The spirit (if not the letter) of the law that now hovers over political advertising is the equal-time provision of the Communications Act of 1934. That law stipulates that any broadcaster using the communal airwaves must provide equal time—either free, or if paid at the same price—to all qualified candidates. Most recently, its specter surfaced after then-candidate Donald Trump hosted Saturday Night Live, raising the horrifying possibility that 13 other presidential candidates would seek to do so as well.
The equal-time rule doesn’t apply to the internet, but the recent hubbub over Facebook’s influence on the election—in which both Hillary Clinton and Trump’s 2016 campaign digital director, Brad Parscale, chimed in—illustrates that many feel it maybe should. The spat began with an explanatory piece about how Facebook’s ads auction, which determines who pays what to reach certain people, and rewards what the company politely terms “engagement” (and what we’d call clickbait). The hypothesis is that if one candidate’s rhetoric runs to the virally vitriolic, Facebook would reward that demagoguery or divisiveness with more and cheaper media.
Antonio García Martínez (@antoniogm) is an Ideas contributor for WIRED. Before turning to writing, he dropped out of a doctoral program in physics to work on Goldman Sachs’ credit trading desk, then joined the Silicon Valley startup world, where he founded his own startup (acquired by Twitter in 2011), and finally joined Facebook’s early monetization team, where he headed their targeting efforts. His 2016 memoir, Chaos Monkeys, was a New York Times best seller and NPR Best Book of the Year, and his writing has appeared in Vanity Fair, The Guardian, and The Washington Post. He splits his time between a sailboat on the SF Bay and a yurt in Washington’s San Juan Islands.
The transparency stakes were upped when Facebook published a time series of both campaigns’ average CPM. The plots fluctuate wildly, but they show Trump generally paying a bit more than Clinton, which seemed to defuse Parscale’s tweeted claim that Trump massively underpaid on media, but doesn’t really answer much else. (A fuller breakdown of what the Facebook data does or does not say is here.)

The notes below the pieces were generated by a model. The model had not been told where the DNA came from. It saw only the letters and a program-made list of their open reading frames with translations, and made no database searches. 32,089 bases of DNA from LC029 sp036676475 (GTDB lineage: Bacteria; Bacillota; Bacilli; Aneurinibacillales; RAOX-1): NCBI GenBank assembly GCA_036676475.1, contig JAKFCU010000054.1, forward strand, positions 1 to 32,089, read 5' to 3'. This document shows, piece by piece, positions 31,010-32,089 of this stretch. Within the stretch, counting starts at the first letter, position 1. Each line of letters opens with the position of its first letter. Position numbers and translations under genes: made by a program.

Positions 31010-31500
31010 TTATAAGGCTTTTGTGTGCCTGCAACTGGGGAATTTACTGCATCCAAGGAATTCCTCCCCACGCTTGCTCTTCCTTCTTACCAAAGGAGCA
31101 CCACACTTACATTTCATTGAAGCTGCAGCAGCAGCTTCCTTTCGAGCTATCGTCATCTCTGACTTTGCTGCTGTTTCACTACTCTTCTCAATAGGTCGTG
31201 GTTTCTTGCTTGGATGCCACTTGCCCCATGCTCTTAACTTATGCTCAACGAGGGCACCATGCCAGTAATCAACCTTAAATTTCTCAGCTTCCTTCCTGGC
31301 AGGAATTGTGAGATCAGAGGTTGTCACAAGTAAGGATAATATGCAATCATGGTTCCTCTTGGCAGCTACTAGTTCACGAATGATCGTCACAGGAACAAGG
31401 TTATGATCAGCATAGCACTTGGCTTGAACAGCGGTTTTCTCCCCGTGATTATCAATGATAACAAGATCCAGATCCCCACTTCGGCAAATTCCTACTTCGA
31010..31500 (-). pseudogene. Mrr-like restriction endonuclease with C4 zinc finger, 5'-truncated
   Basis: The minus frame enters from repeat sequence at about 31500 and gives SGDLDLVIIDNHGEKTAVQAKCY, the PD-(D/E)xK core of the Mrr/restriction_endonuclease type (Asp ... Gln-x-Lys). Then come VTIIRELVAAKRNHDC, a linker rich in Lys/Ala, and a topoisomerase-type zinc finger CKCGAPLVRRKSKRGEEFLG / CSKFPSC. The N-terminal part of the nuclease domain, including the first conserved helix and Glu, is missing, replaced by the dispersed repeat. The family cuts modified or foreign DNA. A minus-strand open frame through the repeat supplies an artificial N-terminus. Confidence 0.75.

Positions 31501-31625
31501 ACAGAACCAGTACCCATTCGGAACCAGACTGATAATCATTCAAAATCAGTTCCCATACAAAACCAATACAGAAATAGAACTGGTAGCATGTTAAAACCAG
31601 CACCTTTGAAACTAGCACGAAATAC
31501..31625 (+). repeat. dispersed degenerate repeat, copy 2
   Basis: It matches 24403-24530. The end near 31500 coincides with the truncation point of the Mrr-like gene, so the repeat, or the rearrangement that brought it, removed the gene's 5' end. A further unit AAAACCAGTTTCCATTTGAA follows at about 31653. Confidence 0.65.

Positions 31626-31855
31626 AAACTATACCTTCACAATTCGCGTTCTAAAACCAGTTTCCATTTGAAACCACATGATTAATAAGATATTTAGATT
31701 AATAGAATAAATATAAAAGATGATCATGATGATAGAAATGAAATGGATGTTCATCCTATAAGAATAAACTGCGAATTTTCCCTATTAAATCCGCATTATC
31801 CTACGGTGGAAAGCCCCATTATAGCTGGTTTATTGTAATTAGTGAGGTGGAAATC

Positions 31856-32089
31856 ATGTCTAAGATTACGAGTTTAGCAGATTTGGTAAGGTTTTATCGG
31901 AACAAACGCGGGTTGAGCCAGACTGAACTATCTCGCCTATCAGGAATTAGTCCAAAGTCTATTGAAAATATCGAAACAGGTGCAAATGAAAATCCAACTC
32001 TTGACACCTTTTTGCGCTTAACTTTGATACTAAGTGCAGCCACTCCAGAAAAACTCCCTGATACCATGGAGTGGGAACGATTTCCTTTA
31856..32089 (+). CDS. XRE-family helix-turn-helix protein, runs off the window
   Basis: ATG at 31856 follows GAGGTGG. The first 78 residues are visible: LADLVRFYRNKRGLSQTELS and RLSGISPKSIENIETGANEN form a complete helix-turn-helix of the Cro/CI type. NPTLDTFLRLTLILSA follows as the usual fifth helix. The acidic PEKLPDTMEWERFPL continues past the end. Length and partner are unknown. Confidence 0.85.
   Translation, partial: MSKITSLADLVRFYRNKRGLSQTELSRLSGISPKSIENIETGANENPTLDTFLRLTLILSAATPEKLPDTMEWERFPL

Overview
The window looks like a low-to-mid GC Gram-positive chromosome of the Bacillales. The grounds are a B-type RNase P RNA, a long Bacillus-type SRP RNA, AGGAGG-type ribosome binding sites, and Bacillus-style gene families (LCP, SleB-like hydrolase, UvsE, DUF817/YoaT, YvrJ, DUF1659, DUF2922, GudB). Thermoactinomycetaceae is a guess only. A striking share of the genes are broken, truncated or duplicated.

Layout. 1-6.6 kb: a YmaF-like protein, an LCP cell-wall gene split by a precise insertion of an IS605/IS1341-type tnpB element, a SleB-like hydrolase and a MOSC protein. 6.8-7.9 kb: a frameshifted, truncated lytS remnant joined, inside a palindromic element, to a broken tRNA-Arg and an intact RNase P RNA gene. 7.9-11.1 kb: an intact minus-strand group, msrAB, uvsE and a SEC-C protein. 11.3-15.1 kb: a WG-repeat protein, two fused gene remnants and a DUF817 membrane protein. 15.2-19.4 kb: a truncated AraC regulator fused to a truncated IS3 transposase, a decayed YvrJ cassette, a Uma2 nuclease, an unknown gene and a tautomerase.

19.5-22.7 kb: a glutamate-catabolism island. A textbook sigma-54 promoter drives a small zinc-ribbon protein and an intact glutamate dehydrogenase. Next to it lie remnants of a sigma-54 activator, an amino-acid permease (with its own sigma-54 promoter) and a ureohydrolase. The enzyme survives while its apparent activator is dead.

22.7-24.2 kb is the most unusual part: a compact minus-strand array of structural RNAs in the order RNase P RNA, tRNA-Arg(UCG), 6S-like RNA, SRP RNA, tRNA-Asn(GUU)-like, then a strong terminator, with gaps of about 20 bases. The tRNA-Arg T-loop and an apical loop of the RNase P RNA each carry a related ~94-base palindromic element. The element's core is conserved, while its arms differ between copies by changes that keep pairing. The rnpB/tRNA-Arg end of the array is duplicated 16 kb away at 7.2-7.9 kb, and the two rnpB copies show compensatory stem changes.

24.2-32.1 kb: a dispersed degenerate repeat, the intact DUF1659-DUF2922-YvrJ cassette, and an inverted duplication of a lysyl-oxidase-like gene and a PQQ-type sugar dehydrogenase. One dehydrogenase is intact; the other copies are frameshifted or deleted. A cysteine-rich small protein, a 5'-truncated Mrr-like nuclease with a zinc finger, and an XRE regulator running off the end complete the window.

What’s absolutely true is that the candidates were charged different prices for media, possibly even for the same media if both were contesting swing-state voters. If the company were forced to comply with equal-time, equal-cost rules, how would it even do so?
This is a hard question to answer thanks to how internet monetization has evolved over the past couple of decades. Starting in the now-ancient history of the commercial internet during the late ’90s, online ads were sold much like the TV and radio ads that preceded them: a certain amount of real estate on a certain destination at a specified time, not very different than a Super Bowl ad. Compiled into a so-called rate card, it was the price list that ads salespeople would email around to potential advertisers, like a waiter passing out a media menu.
In that world, equal-time rules would be easy to implement (as they are on TV): whatever items one campaign ordered from the media menu would have to be immediately offered at the same price to the other.
The rise of programmatic advertising in the mid-aughts, where advertisers bid for media in vast online auctions for attention, more like a computerized stock exchange than Mad Men, changed everything. No longer were you buying a set chunk of anything—you were engaging in a ruthless, computer-powered competition for human attention, repeated billions of times a day for millions of eyeballs.